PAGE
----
Ottoman Clock Towers(1)

Six clock towers were built in The Land of Israel (Eretz Israel) in 1900 to celebrate 25 years of the rule of the Ottoman Sultan Abdul Hamid II. Overall, 100 clock towers were erected throughout the Ottoman Empire in honor of the Sultan. By erecting the clock towers the Sultan was able to make his personal mark on the town and convey a message of precision and advancement, expressing Turkey's transition into the modern European age.

The clock towers were built in every important city, always in the city's center and usually adjacent to government institutions or above historical buildings. The towers were built in local stone and each in a different design.

Six clock towers have been identified in Eretz Israel. Five of these - in the towns of Safed, Acre, Haifa, Jerusalem and Jaffa - are depicted on the stamps. The sixth clock tower is in Nablus.

The Jerusalem Clock Tower, Jaffa Gate (#1): The clock tower in Jerusalem was built in 1907 - later than the other clock towers that were built in Eretz Israel. A splendid four-story tower made of limestone was built above the Jaffa Gate in the Old City. Four clocks were placed on the third story and on the fourth story, which was particularly ornamented, was the bell. At the top of the tower was a decorated metal pole with the Ottoman symbol. The British, who captured Jerusalem in 1917, felt that the tower did not fit in with the style of the Old City Wall and therefore it was demolished in 1922.

The Acre Clock Tower, Khan El-Umdan (#2): The clock tower was built above the entrance to the luxurious Khan El-Umdan. The Khan (inn) was apparently built in 1784 by El-Jazar, the Governor of Acre and it is famous for its granite columns. 'The clock tower has five stories and it is built in kurkar stone (sandstone). The fourth story is taller and more decorated than the others. There are four clocks and above each clock is the Ottoman symbol: crescent and star. In 2001, new clocks were installed in the tower: one with Hebrew letters, one with Arabic numerals, the third with Roman numerals and the fourth with regular numerals. UNESCO recently added the Old City of Acre to the list of World Heritage sites.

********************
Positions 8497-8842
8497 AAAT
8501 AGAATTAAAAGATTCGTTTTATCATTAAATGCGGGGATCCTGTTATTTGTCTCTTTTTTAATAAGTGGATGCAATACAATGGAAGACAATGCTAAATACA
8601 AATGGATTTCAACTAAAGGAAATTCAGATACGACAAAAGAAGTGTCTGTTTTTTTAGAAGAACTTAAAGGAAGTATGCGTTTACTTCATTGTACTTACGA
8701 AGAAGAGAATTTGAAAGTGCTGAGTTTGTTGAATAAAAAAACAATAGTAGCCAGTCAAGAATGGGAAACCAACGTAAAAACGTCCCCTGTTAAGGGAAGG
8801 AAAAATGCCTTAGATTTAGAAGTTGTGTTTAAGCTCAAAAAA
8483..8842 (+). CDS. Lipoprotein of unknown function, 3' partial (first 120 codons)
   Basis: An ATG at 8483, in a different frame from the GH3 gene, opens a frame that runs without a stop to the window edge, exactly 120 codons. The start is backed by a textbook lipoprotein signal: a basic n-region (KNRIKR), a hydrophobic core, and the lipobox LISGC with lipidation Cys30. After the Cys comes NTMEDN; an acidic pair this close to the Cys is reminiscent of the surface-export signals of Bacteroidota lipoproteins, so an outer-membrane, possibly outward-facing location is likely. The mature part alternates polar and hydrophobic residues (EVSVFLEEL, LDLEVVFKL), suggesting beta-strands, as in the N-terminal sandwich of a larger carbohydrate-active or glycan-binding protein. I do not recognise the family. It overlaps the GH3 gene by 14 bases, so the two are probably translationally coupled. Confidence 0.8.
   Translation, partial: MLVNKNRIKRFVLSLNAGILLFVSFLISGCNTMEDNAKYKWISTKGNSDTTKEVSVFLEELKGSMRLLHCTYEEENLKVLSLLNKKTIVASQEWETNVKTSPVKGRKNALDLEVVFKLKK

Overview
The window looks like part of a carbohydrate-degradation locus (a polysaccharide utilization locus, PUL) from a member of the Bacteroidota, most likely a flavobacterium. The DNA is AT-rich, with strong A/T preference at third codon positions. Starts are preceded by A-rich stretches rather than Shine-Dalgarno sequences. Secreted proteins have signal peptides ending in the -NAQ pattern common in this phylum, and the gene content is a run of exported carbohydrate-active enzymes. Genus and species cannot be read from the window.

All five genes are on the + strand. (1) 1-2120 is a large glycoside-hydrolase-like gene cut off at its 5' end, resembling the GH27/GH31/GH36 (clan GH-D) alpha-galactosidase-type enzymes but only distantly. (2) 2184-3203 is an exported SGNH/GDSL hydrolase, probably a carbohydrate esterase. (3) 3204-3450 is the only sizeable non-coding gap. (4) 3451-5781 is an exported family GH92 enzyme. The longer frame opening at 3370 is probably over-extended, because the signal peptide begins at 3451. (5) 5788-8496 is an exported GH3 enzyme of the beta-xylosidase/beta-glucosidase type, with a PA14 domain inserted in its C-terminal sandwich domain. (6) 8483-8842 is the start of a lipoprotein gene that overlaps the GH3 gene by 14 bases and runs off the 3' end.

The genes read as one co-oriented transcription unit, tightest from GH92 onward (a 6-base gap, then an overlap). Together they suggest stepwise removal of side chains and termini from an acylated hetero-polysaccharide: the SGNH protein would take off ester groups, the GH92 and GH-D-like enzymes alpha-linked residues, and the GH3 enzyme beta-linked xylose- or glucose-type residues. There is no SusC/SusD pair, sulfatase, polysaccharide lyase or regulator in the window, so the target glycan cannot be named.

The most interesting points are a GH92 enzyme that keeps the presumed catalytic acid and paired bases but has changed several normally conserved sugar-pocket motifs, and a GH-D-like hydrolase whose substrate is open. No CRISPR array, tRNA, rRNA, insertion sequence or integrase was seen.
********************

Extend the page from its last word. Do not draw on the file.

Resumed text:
The Haifa Clock Tower, El-Jarina Mosque (#3): The clock tower in Haifa is at the front of the El-Jarina Mosque which is situated in downtown Haifa. This was the main Mosque for the Arabs of Haifa until the War of Independence. The Mosque consists of buildings that surround a square-shaped courtyard. The "Saraya" was built next to the Mosque, by the Galilee leader, Daher EI-Omar, in the 18th Century, but it was destroyed during the 1948 War. The ornamented tower has six stories and is made of kurkar stone. Today, the Muslim crescent symbol appears on the dome, which is at the top of the tower. There were four clocks on the fourth story but today only remnants of one clock (and not of the original) remain.

The Safed Clock Tower, The Ottoman Saraya (#4): The clock tower was erected above the "Saraya", originally a magnificent living place which was built in the 1880's, south of the Old City. It is a heavy limestone structure with an inner courtyard. The Clock Tower has four stories: four clocks are on the third floor and a large bell is on the fourth. In the past there was a roof in the shape of a pyramid. In 2002, the Sated Municipality and the "Association for the Development of Safed" installed new electric clocks in the tower. The original bell still rings every half-hour. Today, the "Saraya" building houses a cultural center, local tourist office, and the Braslev Hassidic Center.

The Jaffa Clock Tower, Clock Square (#5): The clock tower was built in the center of the market square near the Mahmudiye Mosque; the Kishleh (prison), today a police station; and the "Saraya" palace (1897). This is an attractive three-story tower, built of kurkar stone with an elegant copper roof, that contains two clocks and a bell. Its shape is reminiscent of a German church tower. The tower gave the popular name for the square - the Clock Square. The clock tower has been renovated over the years - the last time being in 2001.

The above is based on the book " For Whom The Clock Tolls? " by Yehuda Levanony.

The stamps were issued in 2004; designers: Zina & Zvika Roitman.